Building an Organizational Culture that Promotes Innovation in IT Firms: A Conceptual Framework

Building an Organizational Culture that Promotes Innovation in IT Firms: A Conceptual Framework

Carl Hope Korkpoe, Kwamena Minta Nyarku
DOI: 10.4018/jsita.2013010101
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Conceptually, new technologies have affected individuals and organisations resulting to the rethinking of all the fundamental operating assumptions of many organisations and the roles in them. Organisations exist in a rapidly changing environment, necessitating responsive and often radical strategic capabilities. This strategic move has allowed organisations to create new demand, open up new market space, apply creative solutions to problems and exploit opportunities to enhance or to enrich people’s lives - innovation. The Information Technology (IT) industry is competitive by any market criteria used. Unlike its counterparts from traditional manufacturing industries, IT products have short shelf-lives (Mody et al., 1987) and appeal for customers and consumers. Survival for IT firms thus depends on a constant stream of new products and/or incremental efficiencies of existing products from the firm’s innovation assembly line. Within the technology industry, the market for IT products is perfectly competitive with little or no barriers to entry. This paper focuses on investigating why matured stage IT firms finds it so difficult to innovate. It will also assess some relevant growth strategies and further review related literature on how matured IT firms can build an organisational culture that promotes innovation. A new conceptual framework necessary to formulate strategies for surviving will also be developed and diagrammatically represented.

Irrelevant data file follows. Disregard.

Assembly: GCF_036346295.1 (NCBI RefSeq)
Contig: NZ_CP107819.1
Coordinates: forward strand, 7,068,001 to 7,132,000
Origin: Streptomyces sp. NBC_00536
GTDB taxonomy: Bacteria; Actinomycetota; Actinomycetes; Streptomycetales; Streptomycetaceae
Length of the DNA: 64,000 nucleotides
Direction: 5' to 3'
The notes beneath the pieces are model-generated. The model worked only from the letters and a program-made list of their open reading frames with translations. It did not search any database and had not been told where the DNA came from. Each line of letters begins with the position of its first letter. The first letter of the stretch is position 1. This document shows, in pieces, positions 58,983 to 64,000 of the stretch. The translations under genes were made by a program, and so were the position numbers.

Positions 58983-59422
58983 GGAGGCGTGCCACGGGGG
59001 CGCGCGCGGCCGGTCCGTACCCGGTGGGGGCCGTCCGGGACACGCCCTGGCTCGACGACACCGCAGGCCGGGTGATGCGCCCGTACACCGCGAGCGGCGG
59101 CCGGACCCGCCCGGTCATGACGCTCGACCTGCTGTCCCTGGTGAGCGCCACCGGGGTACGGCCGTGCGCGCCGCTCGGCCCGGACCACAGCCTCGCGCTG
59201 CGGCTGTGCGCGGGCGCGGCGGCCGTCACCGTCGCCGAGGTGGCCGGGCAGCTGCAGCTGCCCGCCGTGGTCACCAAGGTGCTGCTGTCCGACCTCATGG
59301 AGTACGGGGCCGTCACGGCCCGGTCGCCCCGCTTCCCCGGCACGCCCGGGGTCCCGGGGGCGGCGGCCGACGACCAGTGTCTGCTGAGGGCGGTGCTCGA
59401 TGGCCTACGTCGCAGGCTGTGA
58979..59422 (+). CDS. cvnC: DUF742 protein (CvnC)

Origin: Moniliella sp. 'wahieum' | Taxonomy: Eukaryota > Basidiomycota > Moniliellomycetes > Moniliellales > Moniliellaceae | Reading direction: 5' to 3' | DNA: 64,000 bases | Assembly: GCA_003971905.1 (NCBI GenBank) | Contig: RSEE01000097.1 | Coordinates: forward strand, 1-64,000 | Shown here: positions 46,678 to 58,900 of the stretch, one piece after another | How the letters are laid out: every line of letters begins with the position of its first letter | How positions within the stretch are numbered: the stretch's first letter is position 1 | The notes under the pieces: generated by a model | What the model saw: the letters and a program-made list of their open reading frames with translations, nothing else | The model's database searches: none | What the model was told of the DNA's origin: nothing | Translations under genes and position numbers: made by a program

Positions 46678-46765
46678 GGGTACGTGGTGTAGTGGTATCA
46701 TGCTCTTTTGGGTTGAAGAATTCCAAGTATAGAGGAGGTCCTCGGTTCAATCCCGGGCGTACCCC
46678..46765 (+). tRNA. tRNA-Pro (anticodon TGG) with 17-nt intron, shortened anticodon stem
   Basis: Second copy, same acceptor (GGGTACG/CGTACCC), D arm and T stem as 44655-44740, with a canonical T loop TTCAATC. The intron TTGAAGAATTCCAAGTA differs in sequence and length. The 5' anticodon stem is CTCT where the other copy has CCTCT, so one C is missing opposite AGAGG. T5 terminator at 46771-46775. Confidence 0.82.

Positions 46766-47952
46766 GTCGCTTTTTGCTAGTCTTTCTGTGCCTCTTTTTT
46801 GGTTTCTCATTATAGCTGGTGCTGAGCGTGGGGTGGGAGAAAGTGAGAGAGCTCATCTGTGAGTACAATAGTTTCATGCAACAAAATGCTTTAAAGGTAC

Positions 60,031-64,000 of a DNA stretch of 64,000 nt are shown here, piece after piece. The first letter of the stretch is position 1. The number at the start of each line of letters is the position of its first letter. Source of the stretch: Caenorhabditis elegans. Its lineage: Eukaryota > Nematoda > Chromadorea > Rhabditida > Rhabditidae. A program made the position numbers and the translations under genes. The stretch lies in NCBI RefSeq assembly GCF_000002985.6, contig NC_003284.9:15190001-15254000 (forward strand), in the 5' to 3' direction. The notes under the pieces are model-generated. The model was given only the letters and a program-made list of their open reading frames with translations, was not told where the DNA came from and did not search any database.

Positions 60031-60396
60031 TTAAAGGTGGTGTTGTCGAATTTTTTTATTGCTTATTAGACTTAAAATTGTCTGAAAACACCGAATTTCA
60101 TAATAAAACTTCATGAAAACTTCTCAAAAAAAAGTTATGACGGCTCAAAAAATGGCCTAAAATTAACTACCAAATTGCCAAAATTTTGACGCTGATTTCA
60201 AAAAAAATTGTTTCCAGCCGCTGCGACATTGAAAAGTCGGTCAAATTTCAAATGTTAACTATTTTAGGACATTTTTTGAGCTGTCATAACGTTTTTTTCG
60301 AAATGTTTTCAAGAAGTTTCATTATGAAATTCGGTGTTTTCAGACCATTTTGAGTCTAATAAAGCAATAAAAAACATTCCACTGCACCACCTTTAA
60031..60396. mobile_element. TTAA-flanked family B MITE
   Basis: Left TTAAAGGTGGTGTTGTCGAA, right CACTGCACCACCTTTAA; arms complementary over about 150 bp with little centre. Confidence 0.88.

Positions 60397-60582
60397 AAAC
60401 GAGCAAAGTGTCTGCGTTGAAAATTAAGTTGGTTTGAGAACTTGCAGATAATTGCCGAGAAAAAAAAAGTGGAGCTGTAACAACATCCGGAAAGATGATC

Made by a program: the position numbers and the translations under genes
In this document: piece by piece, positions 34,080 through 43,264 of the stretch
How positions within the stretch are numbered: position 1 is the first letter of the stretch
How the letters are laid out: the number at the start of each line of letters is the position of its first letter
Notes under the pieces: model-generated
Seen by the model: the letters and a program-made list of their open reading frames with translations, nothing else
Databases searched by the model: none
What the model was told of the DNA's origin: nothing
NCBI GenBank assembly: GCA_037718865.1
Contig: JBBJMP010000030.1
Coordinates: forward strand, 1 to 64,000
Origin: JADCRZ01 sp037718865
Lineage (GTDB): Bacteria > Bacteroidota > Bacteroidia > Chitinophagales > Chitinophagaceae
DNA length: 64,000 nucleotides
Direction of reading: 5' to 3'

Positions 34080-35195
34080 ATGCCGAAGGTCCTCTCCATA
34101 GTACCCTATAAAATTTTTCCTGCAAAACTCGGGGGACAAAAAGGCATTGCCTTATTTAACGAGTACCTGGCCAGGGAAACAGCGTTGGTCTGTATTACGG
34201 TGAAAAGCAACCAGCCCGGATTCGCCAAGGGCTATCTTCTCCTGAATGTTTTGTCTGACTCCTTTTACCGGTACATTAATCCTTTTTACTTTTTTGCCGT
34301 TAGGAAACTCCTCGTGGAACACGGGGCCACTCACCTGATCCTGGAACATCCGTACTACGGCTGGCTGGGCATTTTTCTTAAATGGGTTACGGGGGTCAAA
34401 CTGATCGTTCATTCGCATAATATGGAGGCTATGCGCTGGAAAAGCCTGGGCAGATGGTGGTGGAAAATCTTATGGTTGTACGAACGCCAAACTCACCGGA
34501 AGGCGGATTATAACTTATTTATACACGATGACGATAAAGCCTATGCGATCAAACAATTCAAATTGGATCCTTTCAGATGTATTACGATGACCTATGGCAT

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In any entrepreneurially managed organisation there is the desire to grow the organisation and at an increasing pace. Entrepreneurially managed organisations provide an organisational culture that encourages employees to generate ideas, experiment, and engage in other tasks that might produce creative output. However, traditionally managed organisations prefer the growth to be more manageable so it does not unsettle the organisation by putting at risk the resources that the organisation controls as well as the jobs and power of top management.

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